Public health officials in Los Angeles County were alarmed on Saturday after jubilant residents flooded the streets when the presidential election was called for Joseph R. Biden Jr. Worried the spontaneous celebrations could become superspreader events, the department of public health posted a notice recommending that celebrations take place over “virtual platforms.”
“Let us remember that no matter how we feel, we all have an obligation to protect each other from Covid-19,” Barbara Ferrer, the county’s director of public health, said in the notice. “Gathering with people outside of your household, especially in settings where people are shouting, chanting or singing and not distancing can easily lead to increased cases of Covid-19.”
In Los Angeles County, case counts have shot up even in communities that have made a priority of controlling the virus. Colleges have pivoted almost entirely to remote instruction in California, allowing only a small fraction of the usual number of students to live in campus housing, where most have been intensively tested.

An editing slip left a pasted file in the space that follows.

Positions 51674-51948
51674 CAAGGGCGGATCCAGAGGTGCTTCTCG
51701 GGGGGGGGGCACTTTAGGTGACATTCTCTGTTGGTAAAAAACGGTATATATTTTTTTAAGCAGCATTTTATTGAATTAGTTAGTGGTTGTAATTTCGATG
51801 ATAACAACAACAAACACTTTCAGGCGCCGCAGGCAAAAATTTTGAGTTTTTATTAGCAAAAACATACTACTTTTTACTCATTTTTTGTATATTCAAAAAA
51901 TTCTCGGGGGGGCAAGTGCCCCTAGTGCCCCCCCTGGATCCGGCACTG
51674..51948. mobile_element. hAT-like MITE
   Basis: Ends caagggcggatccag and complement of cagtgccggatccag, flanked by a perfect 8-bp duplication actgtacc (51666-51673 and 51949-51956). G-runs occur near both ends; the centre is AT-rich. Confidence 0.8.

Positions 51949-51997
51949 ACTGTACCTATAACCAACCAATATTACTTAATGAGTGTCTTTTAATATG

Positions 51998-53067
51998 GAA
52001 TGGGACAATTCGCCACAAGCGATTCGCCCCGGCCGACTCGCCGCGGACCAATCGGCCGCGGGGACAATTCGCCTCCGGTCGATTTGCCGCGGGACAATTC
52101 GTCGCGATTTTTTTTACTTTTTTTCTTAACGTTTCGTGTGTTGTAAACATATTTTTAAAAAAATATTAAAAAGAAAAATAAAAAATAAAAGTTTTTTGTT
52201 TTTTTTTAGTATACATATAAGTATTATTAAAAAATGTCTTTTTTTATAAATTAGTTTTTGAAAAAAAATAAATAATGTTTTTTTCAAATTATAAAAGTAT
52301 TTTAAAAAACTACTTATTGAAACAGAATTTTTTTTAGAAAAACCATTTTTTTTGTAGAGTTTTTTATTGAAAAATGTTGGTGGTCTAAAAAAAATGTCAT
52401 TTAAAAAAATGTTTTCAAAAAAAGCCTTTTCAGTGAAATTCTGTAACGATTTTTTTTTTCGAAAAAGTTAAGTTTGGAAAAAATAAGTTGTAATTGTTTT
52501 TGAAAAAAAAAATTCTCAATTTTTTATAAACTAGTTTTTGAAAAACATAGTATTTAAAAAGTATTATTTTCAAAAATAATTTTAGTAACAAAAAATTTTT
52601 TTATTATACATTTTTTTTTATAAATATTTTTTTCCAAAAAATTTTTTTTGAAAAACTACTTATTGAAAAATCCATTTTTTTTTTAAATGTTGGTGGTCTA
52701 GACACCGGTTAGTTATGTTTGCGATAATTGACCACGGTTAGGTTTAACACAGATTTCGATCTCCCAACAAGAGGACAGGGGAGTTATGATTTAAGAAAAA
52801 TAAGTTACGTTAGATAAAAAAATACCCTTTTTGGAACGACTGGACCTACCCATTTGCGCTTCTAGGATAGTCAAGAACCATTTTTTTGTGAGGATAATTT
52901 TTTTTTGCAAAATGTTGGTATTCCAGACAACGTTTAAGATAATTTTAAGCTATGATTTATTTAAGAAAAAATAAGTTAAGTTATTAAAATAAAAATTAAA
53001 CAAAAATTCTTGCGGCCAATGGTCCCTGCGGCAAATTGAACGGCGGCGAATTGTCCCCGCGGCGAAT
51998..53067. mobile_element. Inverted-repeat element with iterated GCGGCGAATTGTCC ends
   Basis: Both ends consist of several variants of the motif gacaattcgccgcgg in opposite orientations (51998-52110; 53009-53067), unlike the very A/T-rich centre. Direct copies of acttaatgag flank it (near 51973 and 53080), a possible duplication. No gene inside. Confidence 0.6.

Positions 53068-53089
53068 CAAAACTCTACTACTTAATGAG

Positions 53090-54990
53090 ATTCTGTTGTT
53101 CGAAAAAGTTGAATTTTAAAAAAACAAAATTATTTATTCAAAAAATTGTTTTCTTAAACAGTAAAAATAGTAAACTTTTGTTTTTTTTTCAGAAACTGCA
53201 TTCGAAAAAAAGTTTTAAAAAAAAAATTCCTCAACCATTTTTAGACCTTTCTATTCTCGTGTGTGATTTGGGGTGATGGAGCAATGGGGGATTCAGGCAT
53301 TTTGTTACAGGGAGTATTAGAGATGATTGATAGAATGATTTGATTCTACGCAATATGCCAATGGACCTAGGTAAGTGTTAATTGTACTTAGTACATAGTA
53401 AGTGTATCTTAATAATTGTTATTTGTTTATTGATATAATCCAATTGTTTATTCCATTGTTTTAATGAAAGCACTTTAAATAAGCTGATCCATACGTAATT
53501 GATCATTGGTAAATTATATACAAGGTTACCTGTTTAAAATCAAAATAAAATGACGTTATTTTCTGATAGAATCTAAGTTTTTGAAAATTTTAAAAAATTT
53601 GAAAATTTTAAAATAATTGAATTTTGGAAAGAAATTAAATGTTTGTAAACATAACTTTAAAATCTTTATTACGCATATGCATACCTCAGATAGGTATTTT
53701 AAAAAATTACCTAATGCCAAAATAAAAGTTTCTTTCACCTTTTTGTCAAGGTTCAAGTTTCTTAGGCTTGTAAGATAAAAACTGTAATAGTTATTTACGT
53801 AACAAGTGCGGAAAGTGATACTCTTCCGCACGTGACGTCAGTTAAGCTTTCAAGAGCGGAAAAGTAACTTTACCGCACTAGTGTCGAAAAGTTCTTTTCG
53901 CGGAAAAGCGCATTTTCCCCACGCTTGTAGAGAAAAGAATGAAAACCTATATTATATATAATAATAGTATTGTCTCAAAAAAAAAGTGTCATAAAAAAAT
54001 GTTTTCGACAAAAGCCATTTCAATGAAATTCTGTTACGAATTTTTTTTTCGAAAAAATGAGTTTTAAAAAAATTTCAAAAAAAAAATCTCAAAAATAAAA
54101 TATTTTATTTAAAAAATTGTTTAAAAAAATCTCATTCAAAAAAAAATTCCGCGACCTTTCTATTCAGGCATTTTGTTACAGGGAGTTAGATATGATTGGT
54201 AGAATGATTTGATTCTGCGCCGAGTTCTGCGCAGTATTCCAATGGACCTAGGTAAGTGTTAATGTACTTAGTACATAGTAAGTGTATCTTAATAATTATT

No matter. At the University of California, Los Angeles — which has closed its campus to all but essential visits and limited dorm occupancy to 5 percent of the normal level — an off-campus Halloween party left 29 students infected and in isolation this week, said Ricardo Vazquez, a university spokesman. At Claremont McKenna College, where campus housing has been closed, health authorities this week emailed students to warn that several of them had tested positive after parties in the nearby Inland Empire.
And at the University of Southern California, where classes, which are all remote, are scheduled to end on Friday, the coronavirus dashboard showed a positivity rate of nearly 8 percent and a spike of 50 new cases among students. U.S.C.’s chief health officer, Dr. Sarah Van Orman, said the flare-up stemmed largely from study groups and other small gatherings in private off-campus apartments. At least one case, however, was a member of the women’s basketball team, whose positive test prompted the quarantine of the entire roster this week.